Tag Archives: Mariette du Toit-Helmbold

Is local government the saviour of or a hindrance to tourism?

What sets the Western Cape apart from other provinces — in terms of it’s success in growing tourism — is largely the existence of membership-based, local tourism associations.  (These are a rarity in other provinces where control of tourism is more largely vested in bureaucracies with political agendas.)  The South African Constitution mandates tourism as a local government responsibility and makes municipalities responsible for making sure that tourism reaches its full potential to the benefit of all citizens.

The Western Cape’s local tourism associations have varied widely in terms of their success — but they have created a forum for local businesses to promote their interests.  Not the the politicians and bureaucrats always bothered with what the industry had to say.

Plettenberg Bay

The first chinks in a system which has worked well for several years appeared in Plettenberg Bay during 2018.  Plettenberg Bay’s Bitou Municipality wanted a new tourism dispensation which sidelined its very successful Plett Tourism.  (Read about that here.) A public outcry saw the status quo continue, but without clarity on funding at the end of 2018, Plett Tourism announced that it events programme may be curtailed, and the future of the organisation is at stake.

Apparently, politicians say that funding is available which bureaucrats deny.  Bitou Municipality has been through another two municipal managers since our story last year and municipal stability is a fiction.   (At one stage during 2018 the municipality wanted to make a new appointment for event management to someone outside the town, with little track record.  One can only ask “Why?”  Yes, tourism contracts are easy pickings for tenderpreneurs if there is no accountability, and tender processes don’t ensure accountability.)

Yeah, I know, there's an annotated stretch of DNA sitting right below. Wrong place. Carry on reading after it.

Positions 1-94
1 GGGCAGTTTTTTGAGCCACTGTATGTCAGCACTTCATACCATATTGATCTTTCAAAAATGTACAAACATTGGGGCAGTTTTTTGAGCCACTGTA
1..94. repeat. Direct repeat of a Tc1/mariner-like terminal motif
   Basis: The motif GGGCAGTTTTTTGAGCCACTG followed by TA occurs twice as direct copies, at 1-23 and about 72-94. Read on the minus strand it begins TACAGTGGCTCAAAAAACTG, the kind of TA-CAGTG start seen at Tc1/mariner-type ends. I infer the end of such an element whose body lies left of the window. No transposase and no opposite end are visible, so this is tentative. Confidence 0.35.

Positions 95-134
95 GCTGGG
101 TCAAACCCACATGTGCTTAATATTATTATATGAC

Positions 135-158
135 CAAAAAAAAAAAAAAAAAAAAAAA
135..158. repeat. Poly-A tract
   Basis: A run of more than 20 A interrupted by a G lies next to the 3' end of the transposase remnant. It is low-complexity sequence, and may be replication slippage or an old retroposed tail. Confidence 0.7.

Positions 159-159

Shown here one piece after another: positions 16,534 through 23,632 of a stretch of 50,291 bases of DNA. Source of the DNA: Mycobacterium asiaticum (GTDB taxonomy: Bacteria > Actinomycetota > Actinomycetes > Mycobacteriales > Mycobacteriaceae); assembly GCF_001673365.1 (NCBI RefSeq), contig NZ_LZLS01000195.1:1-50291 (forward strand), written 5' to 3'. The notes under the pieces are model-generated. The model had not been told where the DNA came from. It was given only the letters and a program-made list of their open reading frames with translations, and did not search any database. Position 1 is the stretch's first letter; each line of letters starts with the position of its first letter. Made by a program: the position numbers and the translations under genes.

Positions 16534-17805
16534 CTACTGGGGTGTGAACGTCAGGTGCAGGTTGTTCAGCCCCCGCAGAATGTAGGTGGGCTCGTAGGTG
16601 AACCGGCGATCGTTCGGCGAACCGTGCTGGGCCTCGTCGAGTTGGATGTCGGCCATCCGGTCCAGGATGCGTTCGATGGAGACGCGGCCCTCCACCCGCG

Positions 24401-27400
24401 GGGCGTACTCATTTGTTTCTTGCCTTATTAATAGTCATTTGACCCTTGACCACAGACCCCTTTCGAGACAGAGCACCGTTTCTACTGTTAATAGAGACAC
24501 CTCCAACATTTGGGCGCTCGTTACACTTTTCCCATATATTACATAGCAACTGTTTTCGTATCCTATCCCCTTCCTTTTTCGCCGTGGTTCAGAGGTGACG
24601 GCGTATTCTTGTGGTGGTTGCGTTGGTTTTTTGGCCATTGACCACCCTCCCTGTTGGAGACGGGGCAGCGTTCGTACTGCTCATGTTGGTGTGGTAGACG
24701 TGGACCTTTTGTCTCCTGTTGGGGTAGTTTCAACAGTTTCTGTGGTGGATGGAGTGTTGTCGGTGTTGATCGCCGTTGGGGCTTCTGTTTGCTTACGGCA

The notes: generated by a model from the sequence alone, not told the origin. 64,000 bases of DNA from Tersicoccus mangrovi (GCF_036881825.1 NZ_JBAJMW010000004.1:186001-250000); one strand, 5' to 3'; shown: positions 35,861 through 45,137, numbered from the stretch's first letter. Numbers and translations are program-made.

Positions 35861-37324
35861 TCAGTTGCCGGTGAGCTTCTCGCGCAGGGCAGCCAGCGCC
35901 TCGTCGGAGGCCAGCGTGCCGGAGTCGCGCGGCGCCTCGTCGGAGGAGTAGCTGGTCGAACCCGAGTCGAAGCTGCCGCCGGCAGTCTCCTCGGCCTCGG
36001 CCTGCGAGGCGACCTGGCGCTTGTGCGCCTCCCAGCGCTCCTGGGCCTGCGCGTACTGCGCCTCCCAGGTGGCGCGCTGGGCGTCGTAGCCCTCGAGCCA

News just in states that the Bitou municipality has said “the PLETT Wine & Bubbly Festival was not supported by the executive management team and has been withdrawn from the upcoming Mayco” which Plett Tourism had been told would endorse the event.

While there is no support for a growing industry like wine, nor support a festival which is gaining traction, it continues to set up a parallel tourism” structure — just publishing a tender for R50k for someone to write a history festival brief.  When you have a successful PLETT Tourism across the way ….  Is this another R50k wasted that will be written off?

Plett Tourism is prepared to go it alone, and seems to have the local industry’s support to do this.  Which makes a mockery of a municipality mandated to support and grow tourism.


Then there was the palace revolt in Knysna, and their tourism association had only been surviving at the whim of a municipality-without-a-plan.  The DA mayor was ousted after an internal revolt and the mayoral committee was changed.  The personal agendas of troublemakers saw municipal support for the Knysna Tourism end.  The Tourism Association, however, remained intact and the municipality owes its members money for funding the municipal info office when it stopped its funding!